The Federal Reserve raised its benchmark interest rate by a quarter of a percentage point on May 3rd, its tenth consecutive increase in just over a year, but signalled it could soon pause its aggressive monetary tightening campaign. The Federal Open Market Committee’s latest increase, which had unanimous support from policymakers, brings the federal funds rate to a new target range of 5 per cent to 5.25 per cent, the highest level since mid-2007.
In a statement released after its two-day gathering, the central bank scrapped guidance it provided in March, when it said “some additional policy firming may be appropriate” to bring inflation under control. The FOMC on Wednesday said it would take into account its rate rises so far — and the fact they would take time to feed through to the economy — when “determining the extent to which” further increases “may be appropriate”.
It also said it would be guided by future economic data. In a press conference following the decision, Fed chair Jay Powell described the change of language as “meaningful”. He warned the recent banking turmoil appeared to be “resulting in even tighter credit conditions for households and businesses”, which was likely to weigh on economic activity and the labour market.
The yield on the two-year Treasury note, which moves with interest rate expectations, fell to its lowest level in a month as investors bet that this may be the Fed’s last increase of the current cycle. The yield was down 0.11 percentage points to 3.86 per cent.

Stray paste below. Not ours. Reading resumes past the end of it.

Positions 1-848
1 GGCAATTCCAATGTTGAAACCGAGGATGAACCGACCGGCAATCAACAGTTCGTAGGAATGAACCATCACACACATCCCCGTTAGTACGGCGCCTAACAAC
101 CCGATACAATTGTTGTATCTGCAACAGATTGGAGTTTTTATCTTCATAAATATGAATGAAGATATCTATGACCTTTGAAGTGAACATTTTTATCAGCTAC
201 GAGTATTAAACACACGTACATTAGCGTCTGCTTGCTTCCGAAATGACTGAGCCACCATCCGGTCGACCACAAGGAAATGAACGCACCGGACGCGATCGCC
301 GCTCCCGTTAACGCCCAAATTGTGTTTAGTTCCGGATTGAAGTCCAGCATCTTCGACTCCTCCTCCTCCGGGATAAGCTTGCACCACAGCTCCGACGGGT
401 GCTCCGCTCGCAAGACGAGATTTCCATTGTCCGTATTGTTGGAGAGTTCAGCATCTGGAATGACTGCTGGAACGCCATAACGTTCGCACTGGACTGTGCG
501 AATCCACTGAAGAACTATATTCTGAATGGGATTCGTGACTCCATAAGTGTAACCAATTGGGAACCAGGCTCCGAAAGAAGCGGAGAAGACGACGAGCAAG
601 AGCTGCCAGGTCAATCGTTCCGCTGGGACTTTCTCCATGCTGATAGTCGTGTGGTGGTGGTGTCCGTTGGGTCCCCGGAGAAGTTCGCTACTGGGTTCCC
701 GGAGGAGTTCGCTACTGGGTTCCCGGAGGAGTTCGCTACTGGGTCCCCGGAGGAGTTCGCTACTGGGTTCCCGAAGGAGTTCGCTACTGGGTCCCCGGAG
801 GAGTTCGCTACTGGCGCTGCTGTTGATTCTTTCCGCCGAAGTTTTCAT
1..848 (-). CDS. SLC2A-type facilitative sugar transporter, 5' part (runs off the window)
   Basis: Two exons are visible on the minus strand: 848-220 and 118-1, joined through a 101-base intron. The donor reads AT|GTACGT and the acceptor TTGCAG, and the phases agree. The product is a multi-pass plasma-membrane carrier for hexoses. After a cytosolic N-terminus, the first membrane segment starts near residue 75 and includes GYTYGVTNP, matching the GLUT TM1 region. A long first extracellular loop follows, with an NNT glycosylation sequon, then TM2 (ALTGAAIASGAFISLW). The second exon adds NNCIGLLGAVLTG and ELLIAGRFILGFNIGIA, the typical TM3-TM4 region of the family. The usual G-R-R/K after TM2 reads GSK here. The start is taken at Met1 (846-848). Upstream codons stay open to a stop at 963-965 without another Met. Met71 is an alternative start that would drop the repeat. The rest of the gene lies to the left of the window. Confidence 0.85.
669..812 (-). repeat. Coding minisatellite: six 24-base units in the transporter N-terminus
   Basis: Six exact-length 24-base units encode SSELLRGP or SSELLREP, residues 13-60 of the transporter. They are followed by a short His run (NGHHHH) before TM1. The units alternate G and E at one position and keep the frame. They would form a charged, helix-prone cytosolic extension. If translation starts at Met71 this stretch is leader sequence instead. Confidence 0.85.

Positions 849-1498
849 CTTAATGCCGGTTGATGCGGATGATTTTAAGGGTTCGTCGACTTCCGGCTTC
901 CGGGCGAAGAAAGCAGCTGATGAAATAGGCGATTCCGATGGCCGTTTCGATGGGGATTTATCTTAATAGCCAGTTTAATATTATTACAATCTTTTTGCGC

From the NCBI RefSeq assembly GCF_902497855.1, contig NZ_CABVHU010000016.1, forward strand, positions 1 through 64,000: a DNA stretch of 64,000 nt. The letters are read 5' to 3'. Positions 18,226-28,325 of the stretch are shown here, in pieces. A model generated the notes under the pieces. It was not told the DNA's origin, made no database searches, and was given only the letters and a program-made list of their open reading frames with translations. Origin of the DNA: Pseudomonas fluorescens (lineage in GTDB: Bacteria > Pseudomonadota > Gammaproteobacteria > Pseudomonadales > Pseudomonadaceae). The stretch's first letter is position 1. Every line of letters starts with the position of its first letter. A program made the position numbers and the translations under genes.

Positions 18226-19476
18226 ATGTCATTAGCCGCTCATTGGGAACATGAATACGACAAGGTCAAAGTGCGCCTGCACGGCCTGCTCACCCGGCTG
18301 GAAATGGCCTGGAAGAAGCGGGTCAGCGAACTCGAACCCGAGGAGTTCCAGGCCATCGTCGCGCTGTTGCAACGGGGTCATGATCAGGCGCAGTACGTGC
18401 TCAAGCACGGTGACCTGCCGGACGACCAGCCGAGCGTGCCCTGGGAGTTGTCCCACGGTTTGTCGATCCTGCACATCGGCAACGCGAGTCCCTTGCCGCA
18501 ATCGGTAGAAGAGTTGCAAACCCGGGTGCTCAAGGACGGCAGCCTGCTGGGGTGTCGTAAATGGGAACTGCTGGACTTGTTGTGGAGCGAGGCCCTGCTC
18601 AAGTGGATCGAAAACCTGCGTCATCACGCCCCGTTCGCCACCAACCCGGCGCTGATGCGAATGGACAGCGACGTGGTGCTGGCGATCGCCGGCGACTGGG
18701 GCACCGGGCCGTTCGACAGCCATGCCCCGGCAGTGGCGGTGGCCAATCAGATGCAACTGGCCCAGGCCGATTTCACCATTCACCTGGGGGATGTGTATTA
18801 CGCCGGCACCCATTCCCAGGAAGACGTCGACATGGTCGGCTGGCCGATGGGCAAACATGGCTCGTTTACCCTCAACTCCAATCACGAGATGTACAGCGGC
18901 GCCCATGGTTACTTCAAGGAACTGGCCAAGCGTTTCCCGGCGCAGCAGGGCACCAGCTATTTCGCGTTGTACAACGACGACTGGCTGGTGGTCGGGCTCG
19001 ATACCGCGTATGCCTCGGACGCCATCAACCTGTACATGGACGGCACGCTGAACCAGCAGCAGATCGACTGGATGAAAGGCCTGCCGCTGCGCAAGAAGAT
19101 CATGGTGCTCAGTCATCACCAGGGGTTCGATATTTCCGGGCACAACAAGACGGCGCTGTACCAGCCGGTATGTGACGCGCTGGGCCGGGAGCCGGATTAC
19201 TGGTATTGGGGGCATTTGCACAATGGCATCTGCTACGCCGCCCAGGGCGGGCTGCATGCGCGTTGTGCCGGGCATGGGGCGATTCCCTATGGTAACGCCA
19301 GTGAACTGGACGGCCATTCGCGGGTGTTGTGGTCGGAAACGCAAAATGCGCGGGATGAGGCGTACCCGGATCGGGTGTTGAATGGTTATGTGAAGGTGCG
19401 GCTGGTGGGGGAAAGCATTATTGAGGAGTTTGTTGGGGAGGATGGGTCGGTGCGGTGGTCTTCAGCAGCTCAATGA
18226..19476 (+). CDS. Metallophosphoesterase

The meeting came at a fraught moment for the US economy and financial system as midsized lenders continue to be clobbered after a series of bank failures. First Republic on May 1st became the third bank to be seized by US regulators in the past two months, with the Federal Deposit Insurance Corporation brokering a hasty takeover by JPMorgan. That followed emergency measures that government authorities took in March, just days before the last Fed meeting, to stem contagion after the implosion of Silicon Valley Bank and Signature Bank.
Officials must try to balance a potential credit contraction stemming from the banking turmoil against the fact that inflation remains stubbornly high and price pressures are moderating only gradually. Fed Chairman Powell said: “In principle, we won’t have to raise rates quite as high as we would have had this [banking turmoil] not happened.”
Policy is tight. There is also a psychological layer to it — that is a recognition that the more the Fed hikes rates, the more things could break (in the UD /global banking system.”
The European Central Bank also raised interest rates by a quarter of a point this week, warning that the fight against inflation is not over.
Global equities are have performed well over the past several months as investors believe that (unlike the ECB) inflation is being tamed but most markets are well below recent highs causing by the mini-banking crisis we have witnessed over the past 5 or 6 weeks which seems contained.
In this tentative environment bond yields are well below highs of a few months ago. The US 10-year bond yield is at 3.78% compared to recent 4.25% + 2023 highs.
The markets are looking for inflation to be tame further, a possible peak in Fed Funds /Interest Rates right now and hopes that no more banking difficulties surface.